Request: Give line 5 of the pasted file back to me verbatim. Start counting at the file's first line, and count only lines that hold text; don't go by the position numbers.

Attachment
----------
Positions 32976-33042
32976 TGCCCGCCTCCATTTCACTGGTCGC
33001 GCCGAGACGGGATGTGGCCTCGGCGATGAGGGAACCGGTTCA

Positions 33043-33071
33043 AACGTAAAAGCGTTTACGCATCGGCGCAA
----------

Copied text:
33043 AACGTAAAAGCGTTTACGCATCGGCGCAA